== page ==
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To James Madison from Albert Gallatin, 28 October 1809

From Albert Gallatin

Treasury Department Octer. 28th 1809


I have the honor to enclose two letters from the district attorney of Georgia, respecting the misbehaviour of Benjamin Wall Marshal for that district.1 The business of the Savannah custom house had been transacted in so improper manner for a great length of time by the successive collectors, that unable to arrange & understand their respective accounts, I was obliged to send there last winter an intelligent clerk of this Department, for the purpose of making a thorough investigation of former transactions, and of giving such directions as might prevent a recurrence of similar irregularities.2 He staid there several months and returned last summer, when it was discovered that the Marshal was accountable for more than two hundred thousand dollars, being the amount of executions which he had either omitted to enforce, or which having collected he had not paid over. The district attorney was instructed to adopt every possible means to make him account; and as it was extremely desireable to ascertain what amount had been collected & what was still due by the persons against whom the executions had been issued, it was thought eligible (with the advice of the district attorney) that he should be permitted to hold the office some time longer. It will, however, be perceived by the enclosed letters, as well as by the memorandum marked A, that he will, on the 14th of next month, either have accounted, or be committed for contempt. As the object for which he was continued will therefore, by that time, be either accomplished or unattainable; and as it is important to put it immediately out of his power to encrease the amount of his delinquency by collecting more money as Marshal; I beg leave respectfully to submit the propriety and necessity of his removal. I think that perfect confidence may be placed in the fidelity and judgment of the district judge and district attorney, and that their joint recommendation in favor of John Eppinger as a proper person to succeed Mr Wall, may be fully relied on.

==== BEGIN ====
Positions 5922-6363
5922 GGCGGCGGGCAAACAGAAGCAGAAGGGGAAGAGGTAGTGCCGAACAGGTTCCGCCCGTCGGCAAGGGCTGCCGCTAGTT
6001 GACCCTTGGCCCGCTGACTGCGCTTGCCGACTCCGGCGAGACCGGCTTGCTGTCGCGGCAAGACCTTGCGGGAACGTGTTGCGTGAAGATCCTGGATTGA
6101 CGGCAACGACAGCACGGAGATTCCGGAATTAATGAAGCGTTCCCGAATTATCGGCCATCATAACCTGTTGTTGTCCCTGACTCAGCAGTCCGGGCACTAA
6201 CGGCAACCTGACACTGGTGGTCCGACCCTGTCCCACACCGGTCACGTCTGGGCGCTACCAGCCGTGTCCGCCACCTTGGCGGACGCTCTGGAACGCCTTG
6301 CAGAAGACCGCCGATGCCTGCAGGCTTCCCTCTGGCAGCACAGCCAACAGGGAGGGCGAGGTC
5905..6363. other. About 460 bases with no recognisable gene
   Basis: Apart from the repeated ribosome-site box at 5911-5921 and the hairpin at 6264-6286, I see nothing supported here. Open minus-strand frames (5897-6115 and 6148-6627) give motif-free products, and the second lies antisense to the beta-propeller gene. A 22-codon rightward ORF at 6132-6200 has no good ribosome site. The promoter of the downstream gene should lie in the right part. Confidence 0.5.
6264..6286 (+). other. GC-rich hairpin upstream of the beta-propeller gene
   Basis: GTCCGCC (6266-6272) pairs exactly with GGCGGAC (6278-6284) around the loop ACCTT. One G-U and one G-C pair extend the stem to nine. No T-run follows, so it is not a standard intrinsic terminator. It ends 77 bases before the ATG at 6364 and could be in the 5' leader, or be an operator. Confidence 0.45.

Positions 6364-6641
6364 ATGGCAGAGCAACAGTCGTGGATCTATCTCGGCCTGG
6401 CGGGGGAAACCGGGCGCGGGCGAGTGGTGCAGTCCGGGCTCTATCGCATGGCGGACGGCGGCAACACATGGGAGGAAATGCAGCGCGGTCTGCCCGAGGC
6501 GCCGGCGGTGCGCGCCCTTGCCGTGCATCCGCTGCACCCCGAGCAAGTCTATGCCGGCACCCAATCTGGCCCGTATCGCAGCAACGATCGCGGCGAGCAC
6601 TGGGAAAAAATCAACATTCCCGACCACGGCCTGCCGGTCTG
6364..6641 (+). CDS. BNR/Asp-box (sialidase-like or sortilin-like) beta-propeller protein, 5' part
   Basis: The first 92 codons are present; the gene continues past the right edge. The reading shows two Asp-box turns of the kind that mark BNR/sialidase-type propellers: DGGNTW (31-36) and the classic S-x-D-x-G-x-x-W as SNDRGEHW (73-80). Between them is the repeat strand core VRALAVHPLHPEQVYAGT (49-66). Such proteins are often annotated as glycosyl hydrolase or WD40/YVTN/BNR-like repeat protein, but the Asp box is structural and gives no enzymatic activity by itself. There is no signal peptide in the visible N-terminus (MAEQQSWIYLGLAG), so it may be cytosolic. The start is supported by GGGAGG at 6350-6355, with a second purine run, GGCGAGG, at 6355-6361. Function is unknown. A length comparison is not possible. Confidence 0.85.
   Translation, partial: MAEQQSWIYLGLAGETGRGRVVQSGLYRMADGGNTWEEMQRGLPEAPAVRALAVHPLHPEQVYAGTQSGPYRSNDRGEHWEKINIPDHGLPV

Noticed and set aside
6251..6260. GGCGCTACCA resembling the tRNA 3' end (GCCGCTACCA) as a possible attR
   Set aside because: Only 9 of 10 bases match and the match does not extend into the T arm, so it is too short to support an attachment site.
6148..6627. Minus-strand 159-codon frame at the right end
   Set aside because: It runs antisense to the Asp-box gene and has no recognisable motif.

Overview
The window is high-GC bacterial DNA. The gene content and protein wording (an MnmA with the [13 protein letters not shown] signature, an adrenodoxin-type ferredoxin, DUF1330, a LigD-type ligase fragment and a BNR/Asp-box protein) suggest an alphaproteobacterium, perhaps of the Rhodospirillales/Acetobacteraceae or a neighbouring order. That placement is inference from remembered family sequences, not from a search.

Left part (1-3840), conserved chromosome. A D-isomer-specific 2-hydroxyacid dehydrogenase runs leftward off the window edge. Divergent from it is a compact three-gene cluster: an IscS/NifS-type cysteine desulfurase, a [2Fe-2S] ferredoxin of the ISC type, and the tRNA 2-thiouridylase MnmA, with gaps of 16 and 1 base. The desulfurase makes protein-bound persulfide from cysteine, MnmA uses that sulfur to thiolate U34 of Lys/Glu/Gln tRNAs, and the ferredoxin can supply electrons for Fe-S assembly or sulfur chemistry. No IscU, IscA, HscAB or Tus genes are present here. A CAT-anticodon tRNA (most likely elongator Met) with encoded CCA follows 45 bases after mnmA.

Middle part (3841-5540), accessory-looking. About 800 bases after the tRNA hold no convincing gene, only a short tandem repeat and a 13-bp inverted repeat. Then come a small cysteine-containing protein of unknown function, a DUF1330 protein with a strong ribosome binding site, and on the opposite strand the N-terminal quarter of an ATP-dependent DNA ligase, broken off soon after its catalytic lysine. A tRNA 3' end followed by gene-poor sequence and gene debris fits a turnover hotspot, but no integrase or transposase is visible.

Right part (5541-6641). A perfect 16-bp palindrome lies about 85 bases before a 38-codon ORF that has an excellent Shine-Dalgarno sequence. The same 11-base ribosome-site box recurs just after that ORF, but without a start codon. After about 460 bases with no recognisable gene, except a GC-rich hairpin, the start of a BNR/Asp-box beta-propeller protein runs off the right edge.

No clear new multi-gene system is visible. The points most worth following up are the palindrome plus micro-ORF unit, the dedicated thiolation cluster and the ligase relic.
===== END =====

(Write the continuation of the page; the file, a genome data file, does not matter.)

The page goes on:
RC (DLC). Signature clipped. Enclosed memorandum not found.

1Gallatin probably enclosed William Bellinger Bullock’s letters to Gabriel Duvall dated 30 Sept. 1809 (2 pp.) and 13 Oct. 1809 (2 pp.) (DNA: RG 217, Letters Received from Marshals, District Attorneys, and Others). In his 30 Sept. letter Bullock, the district attorney for Georgia, enclosed extracts from the district court minutes of 20, 26, and 29 Sept., which granted successive extensions in the case against U.S. marshal Benjamin Wall. On 13 Oct. Bullock reported that “the Marshal has recd. upwards of twelve thousand Dollars, which he has not paid over to the collector or myself,” and he enclosed extracts from the district court minutes of 5 and 12 Oct., the latter of which “peremptorily ordered that … Benjamin Wall … make due return” by 14 Nov. 1809.

2Gallatin had sent William Parker, a clerk in the auditor’s office, to investigate and report on arrangements at the Savannah customhouse and to introduce accounting procedures that had been recommended but neglected. Parker reported irregularities in execution of bonds by Benjamin Wall, and Gallatin directed Bullock to try “to obtain a true account and to recover the money.” He asked Bullock to recommend a suitable successor for Wall, “Yet an immediate removal might encrease the difficulties.” JM nominated John Eppinger as Wall’s replacement on 18 Dec., and the Senate confirmed his appointment a week later (Gallatin to Bullock, 12 July 1809, Gallatin to Wall, 12 July 1809, reproduced in Carl E. Prince and Helene H. Fineman, eds., The Papers of Albert Gallatin [microfilm ed.; 46 reels; Philadelphia, 1969], reel 19; Senate Exec. Proceedings description begins Journal of the Executive Proceedings of the Senate of the United States of America (3 vols.; Washington, 1828). description ends , 2:130, 133).

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